laurelbay (laurelbay) wrote in wl_is_not_a_sin,

UCLA: "Obesity Epidemic" Overblown

Sociologists at UCLA have concluded that the "obesity epidemic" that has been a media focus since 1994 is overblown, and not an epidemic at all.

Some quotes:
In fact, recent research has found no appreciable difference in mortality rates among fat Americans with a BMI less than 35. Only 6 percent of the American population fall into that category, Saguy points out. Many more medical issues pose a greater threat to more Americans, most notably malnutrition and smoking.

"Media coverage of obesity overtook reporting on hunger and malnutrition in 2002 despite the fact that the World Health Organization deemed hunger to be the leading cause of world death," she said. "Similarly, cigarette smoking continues to be the leading cause of 'preventable death' despite the increasing shift of focus from smoking to obesity."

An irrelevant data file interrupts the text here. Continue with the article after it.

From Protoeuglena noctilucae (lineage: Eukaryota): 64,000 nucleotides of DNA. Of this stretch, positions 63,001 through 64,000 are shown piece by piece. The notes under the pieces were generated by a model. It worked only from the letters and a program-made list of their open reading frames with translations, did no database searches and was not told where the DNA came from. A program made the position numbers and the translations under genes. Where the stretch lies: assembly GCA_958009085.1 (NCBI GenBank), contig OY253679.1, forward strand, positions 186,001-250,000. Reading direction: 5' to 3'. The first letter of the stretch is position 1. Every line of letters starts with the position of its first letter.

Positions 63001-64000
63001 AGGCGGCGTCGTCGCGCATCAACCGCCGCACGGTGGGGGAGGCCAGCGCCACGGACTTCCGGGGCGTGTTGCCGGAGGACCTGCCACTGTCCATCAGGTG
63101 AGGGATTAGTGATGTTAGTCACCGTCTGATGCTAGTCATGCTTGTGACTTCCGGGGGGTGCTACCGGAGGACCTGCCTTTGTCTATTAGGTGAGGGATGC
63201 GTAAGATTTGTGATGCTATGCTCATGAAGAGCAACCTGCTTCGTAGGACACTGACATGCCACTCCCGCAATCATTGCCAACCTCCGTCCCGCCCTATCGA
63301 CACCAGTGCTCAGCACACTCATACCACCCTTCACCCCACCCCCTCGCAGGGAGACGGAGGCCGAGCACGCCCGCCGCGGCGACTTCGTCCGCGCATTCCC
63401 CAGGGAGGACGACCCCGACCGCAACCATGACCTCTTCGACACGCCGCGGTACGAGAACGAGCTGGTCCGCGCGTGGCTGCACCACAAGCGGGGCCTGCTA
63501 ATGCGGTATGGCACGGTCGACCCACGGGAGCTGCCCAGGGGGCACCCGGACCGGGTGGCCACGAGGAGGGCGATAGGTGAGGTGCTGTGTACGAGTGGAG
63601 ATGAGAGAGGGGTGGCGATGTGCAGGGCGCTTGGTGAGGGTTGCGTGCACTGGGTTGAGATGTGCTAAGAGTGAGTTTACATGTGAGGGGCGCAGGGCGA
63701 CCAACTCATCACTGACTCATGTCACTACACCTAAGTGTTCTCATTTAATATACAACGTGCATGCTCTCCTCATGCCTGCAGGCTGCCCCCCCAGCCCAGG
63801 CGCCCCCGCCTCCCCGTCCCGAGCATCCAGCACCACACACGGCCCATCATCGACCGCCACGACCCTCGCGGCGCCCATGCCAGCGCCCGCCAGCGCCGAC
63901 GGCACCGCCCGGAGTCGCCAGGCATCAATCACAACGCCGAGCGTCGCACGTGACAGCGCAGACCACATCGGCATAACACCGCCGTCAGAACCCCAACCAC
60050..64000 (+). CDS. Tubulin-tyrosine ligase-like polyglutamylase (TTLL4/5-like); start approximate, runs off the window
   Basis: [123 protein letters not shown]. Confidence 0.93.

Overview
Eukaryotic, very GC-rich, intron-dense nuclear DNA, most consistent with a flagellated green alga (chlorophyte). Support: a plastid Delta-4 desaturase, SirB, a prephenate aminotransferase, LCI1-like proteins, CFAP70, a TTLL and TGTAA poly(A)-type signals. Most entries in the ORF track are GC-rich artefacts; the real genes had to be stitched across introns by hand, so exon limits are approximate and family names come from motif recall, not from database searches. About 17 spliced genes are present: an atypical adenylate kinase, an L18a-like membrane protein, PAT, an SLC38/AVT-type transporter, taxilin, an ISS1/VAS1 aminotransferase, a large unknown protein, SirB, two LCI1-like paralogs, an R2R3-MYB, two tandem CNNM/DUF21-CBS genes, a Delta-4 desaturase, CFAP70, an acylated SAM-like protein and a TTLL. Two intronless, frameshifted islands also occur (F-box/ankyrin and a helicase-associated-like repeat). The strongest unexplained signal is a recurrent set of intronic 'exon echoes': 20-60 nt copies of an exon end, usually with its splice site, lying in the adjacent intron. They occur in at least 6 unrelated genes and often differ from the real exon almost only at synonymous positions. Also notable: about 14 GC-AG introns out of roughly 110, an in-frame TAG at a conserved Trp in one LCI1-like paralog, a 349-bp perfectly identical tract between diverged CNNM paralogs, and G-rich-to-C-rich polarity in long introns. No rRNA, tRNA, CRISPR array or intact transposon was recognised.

Blaming the victim can even lead to medical problems. Saguy and Riley found that prospect of "being harangued" about their weight keeps some overweight people from seeking treatment for medical conditions that are much more clearly treatable and more risky than obesity. For instance, they cite research showing that obese women are less likely to receive cervical exams than their thinner counterparts.

There's a lot of good stuff in this article, and I encourage everyone to read it, and share it. It's nice to have a reputable authority point out that arguments from FA/SA groups do hold some validity, even if it is only the sociologists doing the validating. ;)
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